A new online tool which cleverly takes the temperature of the housing market in certain postcode areas has been used to highlight Yorkshire’s top ten property hotspots and cold spots.
PropCast, the UK’s first house selling weather forecast, can analyse buyer demand and we can now see which locations in Yorkshire are piping hot on the property market, and which postcodes are in the shade.
The areas in the top ten hotspots are all sellers’ markets, while those in the coldest spots are buyers’ markets. The reason the property postcode temperature forecast was set up by Gavin Bragz, according to PropCast, is to help homeowners find out how easy or hard it will be to sell their property. The aim is to help sellers set a realistic price using the heat ratings, which range from very hot to very cold.
These ratings are determined by the number of properties on the market in a particular postcode and the percentage of these that are under offer or sold subject to contract.
Our very own city of Sheffield is the hottest of the bunch when it comes to the property market, with seven postcodes in the top 10 hottest areas in Yorkshire. These include the S7 postcode which covers:
Nether Edge and Abbeydale, S8 covering Norton and Woodseats, and S6 which is largely the Hillsborough area, north of the city centre.
The other three areas comprising the top ten include LS4 which is Burley and Kirkstall Hill nearing Leeds city centre, and two popular York postcodes.
Stuart Goff of Hunters Estate Agents expresses his lack of surprise that Sheffield are so hot on this house selling weather forecast, since average house prices in the city are relatively low considering it’s a well-connected, large city with plenty of amenities. To top it off, the steel city is also close to the countryside with quality accommodation and lots of big employers.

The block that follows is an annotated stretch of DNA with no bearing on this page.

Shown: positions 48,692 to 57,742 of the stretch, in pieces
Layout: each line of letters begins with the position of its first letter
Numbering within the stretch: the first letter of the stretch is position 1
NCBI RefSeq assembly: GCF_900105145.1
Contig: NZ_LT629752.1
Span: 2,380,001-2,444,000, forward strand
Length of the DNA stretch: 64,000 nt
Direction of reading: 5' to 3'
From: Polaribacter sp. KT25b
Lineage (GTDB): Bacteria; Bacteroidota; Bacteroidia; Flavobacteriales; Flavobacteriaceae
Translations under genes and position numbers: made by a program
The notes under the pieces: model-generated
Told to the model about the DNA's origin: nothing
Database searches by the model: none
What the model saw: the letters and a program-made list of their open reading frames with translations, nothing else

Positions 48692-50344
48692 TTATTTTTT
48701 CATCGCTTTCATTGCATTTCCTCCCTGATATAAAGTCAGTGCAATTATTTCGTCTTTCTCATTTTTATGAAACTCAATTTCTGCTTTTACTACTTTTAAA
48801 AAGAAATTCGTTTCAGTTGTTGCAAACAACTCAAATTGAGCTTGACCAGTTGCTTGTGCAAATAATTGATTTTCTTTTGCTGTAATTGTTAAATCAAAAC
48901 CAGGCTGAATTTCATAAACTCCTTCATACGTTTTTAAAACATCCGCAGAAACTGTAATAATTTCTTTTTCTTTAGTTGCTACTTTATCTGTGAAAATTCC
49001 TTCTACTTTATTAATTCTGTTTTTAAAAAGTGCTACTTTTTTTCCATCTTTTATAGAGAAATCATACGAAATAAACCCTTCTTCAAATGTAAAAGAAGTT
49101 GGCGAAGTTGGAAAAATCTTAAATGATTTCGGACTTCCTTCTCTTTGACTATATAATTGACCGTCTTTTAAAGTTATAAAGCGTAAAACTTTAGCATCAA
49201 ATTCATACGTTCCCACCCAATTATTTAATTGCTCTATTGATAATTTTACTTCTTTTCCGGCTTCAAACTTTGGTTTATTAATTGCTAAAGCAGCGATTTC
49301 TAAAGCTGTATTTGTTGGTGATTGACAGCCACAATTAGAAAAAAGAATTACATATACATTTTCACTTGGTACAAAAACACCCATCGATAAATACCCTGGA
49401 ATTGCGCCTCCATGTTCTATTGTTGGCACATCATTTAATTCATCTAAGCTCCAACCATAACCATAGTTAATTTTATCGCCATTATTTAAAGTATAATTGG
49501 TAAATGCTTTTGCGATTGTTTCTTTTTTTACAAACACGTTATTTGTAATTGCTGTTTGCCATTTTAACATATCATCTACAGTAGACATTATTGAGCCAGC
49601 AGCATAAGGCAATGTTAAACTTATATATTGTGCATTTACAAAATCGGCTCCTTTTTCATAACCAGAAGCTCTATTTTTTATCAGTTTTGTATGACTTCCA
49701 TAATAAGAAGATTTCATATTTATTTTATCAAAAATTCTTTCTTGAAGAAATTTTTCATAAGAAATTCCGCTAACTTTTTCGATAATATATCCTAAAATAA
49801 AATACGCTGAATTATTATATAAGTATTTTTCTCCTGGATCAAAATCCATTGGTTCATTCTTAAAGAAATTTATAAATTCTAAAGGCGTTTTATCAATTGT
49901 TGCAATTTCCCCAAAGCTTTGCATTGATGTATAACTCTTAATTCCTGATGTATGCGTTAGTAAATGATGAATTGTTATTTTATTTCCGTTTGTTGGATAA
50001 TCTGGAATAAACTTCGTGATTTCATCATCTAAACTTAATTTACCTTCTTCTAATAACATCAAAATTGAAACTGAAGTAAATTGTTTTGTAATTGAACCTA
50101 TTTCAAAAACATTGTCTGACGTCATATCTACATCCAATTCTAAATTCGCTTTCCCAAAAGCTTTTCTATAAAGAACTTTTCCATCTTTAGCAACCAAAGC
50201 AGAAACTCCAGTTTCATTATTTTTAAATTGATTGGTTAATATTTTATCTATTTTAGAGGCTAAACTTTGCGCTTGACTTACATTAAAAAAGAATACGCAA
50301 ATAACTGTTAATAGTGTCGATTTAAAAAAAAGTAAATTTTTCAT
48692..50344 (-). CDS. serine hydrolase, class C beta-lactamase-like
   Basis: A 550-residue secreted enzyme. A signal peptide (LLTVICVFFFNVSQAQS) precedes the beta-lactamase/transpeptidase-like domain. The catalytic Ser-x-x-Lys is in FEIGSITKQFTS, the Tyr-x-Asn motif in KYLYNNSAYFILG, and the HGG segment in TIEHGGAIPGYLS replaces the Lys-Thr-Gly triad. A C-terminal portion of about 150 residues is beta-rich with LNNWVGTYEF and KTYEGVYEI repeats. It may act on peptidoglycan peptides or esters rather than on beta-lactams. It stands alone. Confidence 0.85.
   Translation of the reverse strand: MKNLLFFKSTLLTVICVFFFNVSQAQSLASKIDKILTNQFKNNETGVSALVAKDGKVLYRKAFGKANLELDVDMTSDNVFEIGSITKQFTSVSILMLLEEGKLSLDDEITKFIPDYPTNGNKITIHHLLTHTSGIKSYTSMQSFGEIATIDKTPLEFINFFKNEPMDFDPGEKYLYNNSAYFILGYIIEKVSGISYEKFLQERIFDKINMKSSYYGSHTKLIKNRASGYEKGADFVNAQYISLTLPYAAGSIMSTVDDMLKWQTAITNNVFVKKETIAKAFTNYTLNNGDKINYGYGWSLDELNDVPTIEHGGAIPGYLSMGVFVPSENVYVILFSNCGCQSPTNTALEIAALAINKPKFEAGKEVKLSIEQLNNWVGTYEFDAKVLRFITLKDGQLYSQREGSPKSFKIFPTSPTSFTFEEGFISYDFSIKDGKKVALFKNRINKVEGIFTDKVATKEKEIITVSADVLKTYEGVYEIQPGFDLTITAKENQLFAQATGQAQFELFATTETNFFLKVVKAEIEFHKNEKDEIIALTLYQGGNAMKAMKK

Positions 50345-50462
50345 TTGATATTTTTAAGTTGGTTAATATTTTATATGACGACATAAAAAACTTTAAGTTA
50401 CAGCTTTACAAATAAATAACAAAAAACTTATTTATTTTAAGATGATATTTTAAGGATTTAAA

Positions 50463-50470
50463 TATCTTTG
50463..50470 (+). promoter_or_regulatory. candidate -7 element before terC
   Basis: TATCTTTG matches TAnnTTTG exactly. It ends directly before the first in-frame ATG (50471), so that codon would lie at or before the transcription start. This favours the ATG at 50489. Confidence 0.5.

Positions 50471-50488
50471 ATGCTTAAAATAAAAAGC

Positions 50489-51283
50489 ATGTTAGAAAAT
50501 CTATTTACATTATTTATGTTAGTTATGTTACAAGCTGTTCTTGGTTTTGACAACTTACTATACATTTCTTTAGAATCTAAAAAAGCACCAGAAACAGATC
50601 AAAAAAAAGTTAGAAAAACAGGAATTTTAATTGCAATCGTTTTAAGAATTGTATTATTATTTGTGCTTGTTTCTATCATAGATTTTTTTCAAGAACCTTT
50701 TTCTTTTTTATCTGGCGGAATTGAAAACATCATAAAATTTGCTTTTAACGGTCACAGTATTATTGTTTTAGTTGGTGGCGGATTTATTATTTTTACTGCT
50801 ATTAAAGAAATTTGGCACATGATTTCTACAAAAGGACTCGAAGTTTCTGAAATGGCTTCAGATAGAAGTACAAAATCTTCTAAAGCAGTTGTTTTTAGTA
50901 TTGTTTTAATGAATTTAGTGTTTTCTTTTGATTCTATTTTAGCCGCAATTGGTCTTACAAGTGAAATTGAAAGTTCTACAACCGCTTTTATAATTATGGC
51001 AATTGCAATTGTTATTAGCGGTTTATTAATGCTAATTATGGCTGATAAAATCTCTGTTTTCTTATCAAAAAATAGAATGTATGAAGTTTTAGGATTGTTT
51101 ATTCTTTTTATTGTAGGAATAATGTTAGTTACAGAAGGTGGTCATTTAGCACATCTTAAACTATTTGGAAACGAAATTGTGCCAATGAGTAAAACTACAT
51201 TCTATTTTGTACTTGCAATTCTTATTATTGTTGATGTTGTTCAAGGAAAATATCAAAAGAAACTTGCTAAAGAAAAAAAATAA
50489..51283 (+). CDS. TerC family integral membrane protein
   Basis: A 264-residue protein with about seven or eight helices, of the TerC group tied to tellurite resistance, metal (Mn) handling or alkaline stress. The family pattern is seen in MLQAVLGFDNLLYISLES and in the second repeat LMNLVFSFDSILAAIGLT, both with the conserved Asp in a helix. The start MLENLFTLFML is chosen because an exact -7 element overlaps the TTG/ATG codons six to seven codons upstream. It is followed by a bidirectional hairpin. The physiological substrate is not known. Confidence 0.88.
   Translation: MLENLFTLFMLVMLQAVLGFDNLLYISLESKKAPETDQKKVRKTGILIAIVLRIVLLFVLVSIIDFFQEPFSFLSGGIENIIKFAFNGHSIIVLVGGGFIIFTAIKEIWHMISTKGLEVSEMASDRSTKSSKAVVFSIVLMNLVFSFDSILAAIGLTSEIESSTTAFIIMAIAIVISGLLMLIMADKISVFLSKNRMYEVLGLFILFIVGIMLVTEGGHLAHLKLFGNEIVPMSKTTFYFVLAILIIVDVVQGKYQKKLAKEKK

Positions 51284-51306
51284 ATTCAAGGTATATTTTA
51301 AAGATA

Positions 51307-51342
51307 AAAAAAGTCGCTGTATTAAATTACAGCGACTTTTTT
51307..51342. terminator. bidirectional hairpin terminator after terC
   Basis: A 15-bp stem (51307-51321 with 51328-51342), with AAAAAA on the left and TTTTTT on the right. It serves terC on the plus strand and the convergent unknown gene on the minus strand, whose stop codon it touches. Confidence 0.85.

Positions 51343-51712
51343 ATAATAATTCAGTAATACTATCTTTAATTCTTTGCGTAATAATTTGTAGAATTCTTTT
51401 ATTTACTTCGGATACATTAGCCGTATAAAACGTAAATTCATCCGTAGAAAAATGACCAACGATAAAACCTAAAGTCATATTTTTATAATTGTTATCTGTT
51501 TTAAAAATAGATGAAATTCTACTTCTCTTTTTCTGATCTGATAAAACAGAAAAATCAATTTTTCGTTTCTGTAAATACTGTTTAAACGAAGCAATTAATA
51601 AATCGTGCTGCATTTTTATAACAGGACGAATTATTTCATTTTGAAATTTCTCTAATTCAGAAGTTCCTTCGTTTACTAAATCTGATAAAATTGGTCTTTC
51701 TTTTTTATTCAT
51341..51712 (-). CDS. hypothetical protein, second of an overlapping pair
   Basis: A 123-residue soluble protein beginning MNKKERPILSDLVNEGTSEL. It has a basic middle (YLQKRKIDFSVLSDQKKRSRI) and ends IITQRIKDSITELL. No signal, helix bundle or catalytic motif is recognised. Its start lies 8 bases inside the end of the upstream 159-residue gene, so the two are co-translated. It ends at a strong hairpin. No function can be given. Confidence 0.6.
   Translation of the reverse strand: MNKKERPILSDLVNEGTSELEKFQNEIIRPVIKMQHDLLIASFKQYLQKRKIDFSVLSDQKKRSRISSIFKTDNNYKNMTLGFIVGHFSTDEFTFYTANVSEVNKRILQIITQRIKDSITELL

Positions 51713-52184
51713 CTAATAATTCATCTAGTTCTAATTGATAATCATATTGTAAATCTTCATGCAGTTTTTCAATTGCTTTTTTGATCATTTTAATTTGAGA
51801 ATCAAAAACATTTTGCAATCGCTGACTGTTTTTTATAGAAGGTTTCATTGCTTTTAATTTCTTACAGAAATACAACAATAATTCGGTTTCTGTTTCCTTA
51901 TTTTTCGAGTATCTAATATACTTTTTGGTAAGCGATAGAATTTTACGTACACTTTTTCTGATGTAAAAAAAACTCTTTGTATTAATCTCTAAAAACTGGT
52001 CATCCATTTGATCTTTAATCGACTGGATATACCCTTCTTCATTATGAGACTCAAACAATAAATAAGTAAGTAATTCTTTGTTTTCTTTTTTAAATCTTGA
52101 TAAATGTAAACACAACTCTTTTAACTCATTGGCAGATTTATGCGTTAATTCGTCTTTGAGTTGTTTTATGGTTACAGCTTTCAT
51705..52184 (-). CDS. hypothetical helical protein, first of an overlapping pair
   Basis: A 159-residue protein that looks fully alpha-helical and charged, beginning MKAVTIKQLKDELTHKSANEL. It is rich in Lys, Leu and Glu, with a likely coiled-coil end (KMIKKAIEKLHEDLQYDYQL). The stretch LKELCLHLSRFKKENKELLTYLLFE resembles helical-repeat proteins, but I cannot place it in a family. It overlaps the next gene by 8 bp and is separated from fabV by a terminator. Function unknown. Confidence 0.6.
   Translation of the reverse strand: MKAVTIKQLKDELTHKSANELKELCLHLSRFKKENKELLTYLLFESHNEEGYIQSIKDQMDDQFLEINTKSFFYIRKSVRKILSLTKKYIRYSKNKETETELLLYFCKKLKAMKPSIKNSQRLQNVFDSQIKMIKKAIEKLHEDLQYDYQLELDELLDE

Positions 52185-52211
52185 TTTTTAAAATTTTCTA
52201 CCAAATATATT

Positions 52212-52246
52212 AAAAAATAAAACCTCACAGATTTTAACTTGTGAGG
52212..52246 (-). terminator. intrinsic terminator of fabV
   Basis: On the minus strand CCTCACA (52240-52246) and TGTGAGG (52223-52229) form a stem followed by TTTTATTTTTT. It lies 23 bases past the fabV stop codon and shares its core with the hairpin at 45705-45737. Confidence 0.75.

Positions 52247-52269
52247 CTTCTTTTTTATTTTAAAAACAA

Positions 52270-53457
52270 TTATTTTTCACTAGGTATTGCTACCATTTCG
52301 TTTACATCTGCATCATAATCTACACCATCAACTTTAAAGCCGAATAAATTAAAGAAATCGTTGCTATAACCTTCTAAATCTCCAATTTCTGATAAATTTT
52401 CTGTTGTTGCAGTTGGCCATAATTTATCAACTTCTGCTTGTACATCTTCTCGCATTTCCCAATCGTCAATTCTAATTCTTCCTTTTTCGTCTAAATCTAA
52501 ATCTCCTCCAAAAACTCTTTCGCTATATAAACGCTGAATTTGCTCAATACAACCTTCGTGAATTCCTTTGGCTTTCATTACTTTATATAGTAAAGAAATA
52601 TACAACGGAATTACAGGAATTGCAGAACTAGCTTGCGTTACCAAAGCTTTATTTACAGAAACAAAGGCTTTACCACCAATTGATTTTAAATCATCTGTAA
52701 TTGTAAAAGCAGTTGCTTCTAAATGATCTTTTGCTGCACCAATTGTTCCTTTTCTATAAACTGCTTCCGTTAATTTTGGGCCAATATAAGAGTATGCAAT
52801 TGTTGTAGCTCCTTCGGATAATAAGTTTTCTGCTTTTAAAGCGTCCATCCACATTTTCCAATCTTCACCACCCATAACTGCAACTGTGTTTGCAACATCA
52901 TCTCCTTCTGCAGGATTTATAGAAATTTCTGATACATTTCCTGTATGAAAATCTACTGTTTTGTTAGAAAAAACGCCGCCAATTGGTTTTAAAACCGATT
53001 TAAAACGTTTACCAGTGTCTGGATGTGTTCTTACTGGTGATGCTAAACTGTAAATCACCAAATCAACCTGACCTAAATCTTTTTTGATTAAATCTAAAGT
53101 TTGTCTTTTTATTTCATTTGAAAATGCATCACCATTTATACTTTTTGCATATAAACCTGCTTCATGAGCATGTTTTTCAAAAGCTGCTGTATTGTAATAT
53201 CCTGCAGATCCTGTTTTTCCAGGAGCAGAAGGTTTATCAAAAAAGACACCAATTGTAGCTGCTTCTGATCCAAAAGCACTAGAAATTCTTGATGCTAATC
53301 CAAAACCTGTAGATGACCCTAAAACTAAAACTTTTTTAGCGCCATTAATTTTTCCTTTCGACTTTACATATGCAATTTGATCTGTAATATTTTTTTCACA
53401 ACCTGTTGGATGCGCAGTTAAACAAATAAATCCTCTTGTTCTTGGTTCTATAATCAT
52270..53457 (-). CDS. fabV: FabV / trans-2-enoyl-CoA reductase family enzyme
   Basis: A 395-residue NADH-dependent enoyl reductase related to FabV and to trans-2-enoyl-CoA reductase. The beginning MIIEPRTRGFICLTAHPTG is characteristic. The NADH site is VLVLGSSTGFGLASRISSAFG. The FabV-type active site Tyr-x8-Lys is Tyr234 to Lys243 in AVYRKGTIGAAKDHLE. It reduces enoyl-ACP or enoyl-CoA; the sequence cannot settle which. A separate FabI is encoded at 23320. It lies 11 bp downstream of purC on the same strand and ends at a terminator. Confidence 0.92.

Sheffield actually has the biggest student retention rates in the whole of Britain.
Mr Goff said: “Students stay on after graduating because it’s a great city. It’s very friendly and they can afford to buy here.”
He went on to reveal that ‘July could be the best month we have had for two or three years’ after an extremely busy period which involved lots of sales to first-time buyers.
Mosborough, which is home to the Crystal Peaks shopping centre, has grown in popularity due to a large number of new-builds in the area and the Supertram, providing commuters with a quicker link to Sheffield city centre.
Hunters Estate Agents’ busiest office in Sheffield is Woodseats, on the south side of the city. Its terraced houses, starting at £120,000, are popular with buyers who desire easy access to the city centre as well as the Derbyshire countryside.
On the other end of the temperature spectrum for properties, Bradford is freezing cold with five locations in the top ten cold spots. These include the city centre of BD1, Keighley, and also Great Horton at BD7.
According to Steven Potts, Bradford Area Director of Dacre, Son and Hartley estate agents, Bradford’s temperature rating maybe inaccurate due to the large number of off-market transactions within Asian communities in certain areas.
Mr Potts said: “There tends to be a lot of private transactions between family and friends in those areas, which won’t be reflected in figures monitoring how many properties there are on the market. So they might not be cold spots at all.”
Hull also features amongst Yorkshire’s cold spots with HU1, the city centre, at number two on the list and HU2, covering Wincolmlee, at number seven.
The other three cold spots are Doncaster city centre, York area YO62 which covers Helmsley, and YO51 covering Boroughbridge.
People are hoping that PropCast will inject some realism into the property market and will put an end to over-valuing by estate agents just trying to win business.
PropCast can be found in TheAdvisory, the UK’s oldest independent advice and support resource for property investors.